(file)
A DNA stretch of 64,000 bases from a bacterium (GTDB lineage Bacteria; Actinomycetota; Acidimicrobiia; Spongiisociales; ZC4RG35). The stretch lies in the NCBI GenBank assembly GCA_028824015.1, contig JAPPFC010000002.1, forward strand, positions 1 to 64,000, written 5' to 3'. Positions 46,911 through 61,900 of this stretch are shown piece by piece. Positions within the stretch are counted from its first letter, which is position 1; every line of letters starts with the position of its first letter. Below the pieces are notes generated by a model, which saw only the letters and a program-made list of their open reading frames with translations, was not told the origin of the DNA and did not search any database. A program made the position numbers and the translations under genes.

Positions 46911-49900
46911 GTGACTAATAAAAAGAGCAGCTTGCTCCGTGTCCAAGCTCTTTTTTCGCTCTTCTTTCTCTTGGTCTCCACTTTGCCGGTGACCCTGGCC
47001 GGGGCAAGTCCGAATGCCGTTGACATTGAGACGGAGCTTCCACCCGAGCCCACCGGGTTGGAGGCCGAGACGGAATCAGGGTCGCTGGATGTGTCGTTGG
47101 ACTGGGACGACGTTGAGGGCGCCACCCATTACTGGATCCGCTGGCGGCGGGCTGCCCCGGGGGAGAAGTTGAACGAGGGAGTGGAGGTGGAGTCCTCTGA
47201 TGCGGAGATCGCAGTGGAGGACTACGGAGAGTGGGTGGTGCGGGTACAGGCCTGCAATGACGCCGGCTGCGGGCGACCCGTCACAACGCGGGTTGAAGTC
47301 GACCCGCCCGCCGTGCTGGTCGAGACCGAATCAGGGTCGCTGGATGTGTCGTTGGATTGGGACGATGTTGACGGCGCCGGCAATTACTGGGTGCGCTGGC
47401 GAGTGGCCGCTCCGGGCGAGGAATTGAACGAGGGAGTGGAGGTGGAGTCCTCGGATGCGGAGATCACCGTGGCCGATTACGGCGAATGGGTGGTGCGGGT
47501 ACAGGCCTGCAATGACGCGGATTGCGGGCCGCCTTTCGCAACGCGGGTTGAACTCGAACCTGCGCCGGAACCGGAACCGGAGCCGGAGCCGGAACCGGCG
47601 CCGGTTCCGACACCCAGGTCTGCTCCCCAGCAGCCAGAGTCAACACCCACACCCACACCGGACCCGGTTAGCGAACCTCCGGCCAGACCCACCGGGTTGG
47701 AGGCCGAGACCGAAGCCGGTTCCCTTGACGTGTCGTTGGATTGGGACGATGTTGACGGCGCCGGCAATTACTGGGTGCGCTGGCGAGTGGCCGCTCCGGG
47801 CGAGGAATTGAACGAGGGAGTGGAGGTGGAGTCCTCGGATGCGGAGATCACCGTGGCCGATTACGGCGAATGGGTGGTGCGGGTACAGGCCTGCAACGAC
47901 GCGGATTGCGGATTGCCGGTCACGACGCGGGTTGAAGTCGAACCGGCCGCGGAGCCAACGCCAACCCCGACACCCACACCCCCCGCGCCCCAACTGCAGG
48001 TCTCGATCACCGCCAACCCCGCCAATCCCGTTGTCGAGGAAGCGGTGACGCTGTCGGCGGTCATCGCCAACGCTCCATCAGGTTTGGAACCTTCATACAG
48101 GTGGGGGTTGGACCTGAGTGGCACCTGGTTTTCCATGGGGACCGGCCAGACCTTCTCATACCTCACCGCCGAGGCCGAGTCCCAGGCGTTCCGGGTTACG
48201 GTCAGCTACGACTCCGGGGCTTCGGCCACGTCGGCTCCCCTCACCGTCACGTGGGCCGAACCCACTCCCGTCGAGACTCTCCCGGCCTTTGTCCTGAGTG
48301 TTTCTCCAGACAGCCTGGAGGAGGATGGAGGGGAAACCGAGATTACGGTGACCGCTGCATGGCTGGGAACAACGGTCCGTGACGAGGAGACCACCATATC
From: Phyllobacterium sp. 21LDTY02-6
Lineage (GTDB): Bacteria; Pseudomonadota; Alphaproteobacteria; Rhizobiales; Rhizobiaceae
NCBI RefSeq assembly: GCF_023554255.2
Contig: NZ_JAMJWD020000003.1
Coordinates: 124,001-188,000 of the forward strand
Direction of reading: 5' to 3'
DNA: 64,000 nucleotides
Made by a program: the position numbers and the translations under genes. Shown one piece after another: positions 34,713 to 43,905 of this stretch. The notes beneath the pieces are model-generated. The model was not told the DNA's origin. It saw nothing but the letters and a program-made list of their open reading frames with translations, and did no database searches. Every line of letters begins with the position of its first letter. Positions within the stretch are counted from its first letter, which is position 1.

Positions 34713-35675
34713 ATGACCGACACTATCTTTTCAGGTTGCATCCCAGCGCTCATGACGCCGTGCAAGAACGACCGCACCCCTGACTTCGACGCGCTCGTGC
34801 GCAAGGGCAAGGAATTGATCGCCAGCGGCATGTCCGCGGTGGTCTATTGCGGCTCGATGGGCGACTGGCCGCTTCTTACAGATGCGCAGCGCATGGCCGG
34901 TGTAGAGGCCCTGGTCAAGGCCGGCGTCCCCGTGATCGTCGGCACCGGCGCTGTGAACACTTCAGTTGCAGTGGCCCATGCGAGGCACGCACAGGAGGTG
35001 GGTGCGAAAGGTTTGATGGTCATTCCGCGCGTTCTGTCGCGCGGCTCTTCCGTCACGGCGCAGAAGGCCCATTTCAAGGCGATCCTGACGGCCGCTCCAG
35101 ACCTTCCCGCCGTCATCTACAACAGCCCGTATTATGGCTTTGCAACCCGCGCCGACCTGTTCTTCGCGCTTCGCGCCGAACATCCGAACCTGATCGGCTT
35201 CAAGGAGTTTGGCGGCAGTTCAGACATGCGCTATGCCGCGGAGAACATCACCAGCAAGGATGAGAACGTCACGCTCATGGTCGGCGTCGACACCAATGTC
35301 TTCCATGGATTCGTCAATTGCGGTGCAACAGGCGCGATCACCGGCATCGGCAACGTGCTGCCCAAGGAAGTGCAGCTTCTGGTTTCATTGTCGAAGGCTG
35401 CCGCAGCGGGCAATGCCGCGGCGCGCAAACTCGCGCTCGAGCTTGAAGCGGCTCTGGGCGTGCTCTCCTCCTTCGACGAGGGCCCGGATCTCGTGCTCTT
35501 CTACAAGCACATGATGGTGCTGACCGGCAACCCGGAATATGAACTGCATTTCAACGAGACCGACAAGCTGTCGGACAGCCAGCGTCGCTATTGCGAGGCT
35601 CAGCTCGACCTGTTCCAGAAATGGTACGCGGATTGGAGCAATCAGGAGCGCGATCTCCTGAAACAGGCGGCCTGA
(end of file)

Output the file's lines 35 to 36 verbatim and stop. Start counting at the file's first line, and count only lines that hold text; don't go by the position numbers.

35501 CTACAAGCACATGATGGTGCTGACCGGCAACCCGGAATATGAACTGCATTTCAACGAGACCGACAAGCTGTCGGACAGCCAGCGTCGCTATTGCGAGGCT
35601 CAGCTCGACCTGTTCCAGAAATGGTACGCGGATTGGAGCAATCAGGAGCGCGATCTCCTGAAACAGGCGGCCTGA